Try a nonprescription medicine to help treat your pain:

Talk to your child's doctor before switching back and forth between doses of acetaminophen and ibuprofen. When you switch between two medicines, there is a chance your child will get too much medicine.

Safety tips
Be sure to follow these safety tips when you use a nonprescription medicine:
  • Carefully read and follow all directions on the medicine bottle and box.
  • Do not take more than the recommended dose.
  • Do not take a medicine if you have had an allergic reaction to it in the past.
  • If you have been told to avoid a medicine, call your doctor before you take it.
  • If you are or could be pregnant, do not take any medicine other than acetaminophen unless your doctor has told you to.
  • Do not give aspirin to anyone younger than age 20 unless your doctor tells you to.

Symptoms to watch for during home treatment

Call your doctor if any of the following occur during home treatment:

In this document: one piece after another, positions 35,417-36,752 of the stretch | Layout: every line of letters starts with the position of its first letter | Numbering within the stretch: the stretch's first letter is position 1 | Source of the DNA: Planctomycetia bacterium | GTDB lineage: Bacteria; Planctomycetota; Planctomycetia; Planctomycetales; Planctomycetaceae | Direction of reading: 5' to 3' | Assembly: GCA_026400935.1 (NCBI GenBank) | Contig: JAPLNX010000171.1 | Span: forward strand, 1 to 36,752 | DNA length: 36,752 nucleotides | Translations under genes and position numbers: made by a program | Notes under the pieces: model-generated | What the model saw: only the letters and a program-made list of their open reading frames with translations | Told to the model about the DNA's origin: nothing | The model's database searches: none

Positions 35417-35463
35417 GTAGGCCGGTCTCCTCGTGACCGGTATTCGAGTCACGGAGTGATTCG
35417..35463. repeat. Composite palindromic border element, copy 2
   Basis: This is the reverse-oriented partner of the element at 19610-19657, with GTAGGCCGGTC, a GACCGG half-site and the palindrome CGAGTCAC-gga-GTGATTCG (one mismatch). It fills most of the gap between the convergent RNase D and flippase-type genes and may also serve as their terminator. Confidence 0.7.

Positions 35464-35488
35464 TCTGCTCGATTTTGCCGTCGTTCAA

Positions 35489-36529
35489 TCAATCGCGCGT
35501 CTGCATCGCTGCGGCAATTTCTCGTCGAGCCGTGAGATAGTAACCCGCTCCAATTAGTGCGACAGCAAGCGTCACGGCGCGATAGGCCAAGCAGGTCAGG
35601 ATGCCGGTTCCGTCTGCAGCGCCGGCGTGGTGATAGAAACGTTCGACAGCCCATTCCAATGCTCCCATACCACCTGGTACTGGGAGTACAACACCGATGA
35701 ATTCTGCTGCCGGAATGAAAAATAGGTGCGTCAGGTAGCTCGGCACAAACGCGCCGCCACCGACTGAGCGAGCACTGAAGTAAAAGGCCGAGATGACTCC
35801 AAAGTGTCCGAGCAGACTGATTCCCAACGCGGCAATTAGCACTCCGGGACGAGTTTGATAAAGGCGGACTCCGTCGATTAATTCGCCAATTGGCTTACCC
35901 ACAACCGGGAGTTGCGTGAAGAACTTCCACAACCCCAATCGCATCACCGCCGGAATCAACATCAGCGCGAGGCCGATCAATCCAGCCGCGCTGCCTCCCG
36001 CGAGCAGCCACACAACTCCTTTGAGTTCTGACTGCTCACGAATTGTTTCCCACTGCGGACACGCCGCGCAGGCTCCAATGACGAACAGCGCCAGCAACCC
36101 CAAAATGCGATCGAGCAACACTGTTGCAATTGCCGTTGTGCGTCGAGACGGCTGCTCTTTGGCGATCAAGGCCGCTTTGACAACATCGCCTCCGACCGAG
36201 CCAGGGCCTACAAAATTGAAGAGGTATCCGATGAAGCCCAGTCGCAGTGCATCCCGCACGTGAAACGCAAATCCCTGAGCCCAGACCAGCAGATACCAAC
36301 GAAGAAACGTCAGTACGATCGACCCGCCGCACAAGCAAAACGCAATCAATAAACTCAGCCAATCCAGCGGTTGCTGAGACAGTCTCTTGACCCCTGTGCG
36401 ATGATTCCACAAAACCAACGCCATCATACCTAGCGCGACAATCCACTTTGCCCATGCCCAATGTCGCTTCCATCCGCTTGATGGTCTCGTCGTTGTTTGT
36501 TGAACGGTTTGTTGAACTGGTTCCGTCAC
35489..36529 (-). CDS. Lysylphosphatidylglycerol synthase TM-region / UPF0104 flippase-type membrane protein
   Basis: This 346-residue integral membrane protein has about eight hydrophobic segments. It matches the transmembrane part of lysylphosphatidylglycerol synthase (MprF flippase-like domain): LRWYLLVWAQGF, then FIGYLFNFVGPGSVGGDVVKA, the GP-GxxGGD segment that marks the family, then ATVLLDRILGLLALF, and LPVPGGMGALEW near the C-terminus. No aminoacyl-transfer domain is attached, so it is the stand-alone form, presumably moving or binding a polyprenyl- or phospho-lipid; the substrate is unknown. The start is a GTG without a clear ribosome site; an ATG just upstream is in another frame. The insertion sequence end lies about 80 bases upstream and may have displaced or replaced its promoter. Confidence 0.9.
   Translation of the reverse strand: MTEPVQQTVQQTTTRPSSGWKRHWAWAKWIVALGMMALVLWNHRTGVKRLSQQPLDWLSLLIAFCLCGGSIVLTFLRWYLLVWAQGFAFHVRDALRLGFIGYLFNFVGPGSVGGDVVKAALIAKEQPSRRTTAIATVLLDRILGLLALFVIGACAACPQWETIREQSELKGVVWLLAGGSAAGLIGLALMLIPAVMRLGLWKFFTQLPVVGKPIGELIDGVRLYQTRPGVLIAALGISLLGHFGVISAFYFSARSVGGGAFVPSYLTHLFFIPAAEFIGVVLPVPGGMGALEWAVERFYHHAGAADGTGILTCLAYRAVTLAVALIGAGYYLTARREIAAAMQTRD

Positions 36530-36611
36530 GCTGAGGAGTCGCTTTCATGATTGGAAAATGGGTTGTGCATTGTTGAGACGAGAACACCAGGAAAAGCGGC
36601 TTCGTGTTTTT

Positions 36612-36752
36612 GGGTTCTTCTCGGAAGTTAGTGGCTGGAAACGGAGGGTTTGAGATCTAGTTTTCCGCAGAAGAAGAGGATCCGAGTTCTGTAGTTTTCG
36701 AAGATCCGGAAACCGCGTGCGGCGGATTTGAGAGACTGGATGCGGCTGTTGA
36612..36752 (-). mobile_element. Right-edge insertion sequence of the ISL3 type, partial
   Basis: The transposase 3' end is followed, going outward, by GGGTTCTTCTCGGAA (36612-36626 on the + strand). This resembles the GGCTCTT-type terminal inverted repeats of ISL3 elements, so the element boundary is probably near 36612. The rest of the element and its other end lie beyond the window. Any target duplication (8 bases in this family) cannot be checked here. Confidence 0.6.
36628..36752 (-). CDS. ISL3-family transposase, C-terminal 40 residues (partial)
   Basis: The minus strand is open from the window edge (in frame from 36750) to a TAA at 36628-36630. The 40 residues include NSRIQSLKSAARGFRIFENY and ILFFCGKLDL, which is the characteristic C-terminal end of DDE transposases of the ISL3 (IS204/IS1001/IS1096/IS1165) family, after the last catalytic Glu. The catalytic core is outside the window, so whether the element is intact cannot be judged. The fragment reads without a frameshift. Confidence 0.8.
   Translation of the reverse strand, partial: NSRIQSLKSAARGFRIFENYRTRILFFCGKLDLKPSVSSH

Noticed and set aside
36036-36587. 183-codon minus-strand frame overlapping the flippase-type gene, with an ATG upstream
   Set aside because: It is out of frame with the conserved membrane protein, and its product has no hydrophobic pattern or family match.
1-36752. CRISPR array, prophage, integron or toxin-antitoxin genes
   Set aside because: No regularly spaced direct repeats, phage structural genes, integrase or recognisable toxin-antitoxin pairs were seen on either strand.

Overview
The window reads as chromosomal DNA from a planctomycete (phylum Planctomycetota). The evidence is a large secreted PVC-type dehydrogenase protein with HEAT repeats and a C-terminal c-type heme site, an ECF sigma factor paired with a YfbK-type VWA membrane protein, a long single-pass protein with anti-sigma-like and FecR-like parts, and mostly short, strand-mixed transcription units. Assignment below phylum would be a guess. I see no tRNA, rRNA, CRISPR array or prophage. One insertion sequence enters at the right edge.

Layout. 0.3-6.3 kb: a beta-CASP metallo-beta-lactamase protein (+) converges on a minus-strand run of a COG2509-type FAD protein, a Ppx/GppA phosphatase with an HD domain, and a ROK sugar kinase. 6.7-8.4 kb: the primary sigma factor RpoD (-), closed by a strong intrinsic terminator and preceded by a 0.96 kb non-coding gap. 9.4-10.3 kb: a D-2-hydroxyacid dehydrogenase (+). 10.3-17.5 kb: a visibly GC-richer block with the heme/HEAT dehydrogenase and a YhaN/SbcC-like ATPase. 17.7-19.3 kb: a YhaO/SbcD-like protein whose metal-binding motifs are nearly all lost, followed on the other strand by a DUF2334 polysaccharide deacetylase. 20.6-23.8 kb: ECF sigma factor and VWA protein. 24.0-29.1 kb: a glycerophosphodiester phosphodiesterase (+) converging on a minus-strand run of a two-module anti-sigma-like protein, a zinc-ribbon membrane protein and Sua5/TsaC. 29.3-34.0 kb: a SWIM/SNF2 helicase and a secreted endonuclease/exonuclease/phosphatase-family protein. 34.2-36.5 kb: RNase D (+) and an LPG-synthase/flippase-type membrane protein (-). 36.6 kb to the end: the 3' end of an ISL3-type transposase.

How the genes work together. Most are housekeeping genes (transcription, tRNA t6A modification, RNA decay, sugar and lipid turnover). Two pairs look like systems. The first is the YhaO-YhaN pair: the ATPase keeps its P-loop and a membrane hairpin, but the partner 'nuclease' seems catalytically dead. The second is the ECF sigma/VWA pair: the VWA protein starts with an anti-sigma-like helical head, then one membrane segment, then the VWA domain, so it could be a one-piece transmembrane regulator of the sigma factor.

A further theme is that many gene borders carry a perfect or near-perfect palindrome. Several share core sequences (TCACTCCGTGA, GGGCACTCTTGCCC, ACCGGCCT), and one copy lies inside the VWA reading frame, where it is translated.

Prevention

Preventing piercing problems

Do what you can to help prevent problems. Think about the following guidelines and information before making your decision to pierce a part of your body.

  • Get a tetanus shot before your body piercing if you have not had one in the past 10 years.
  • Choose an experienced person to do the body piercing. Ask the person doing the piercing what piercing tools he or she uses, how he or she cleans the equipment, and what safety standards he or she follows. Sterile gloves, sterilized equipment, and appropriate jewelry should be used. A fresh pair of gloves should be used for each procedure. Make sure that the operator washes his or her hands before putting on the gloves. Ask the operator to change his or her gloves if he or she answers the telephone or does anything else during your procedure.
  • Check the studio to see if it looks clean.
  • To prevent problems with metal allergies, use appropriate jewelry. Only buy jewelry that is surgical steel (300-grade), 14- or 18-karat gold, niobium, titanium, or approved acrylic products. Avoid jewelry made of other metals, particularly nickel. Many people develop an allergy to nickel.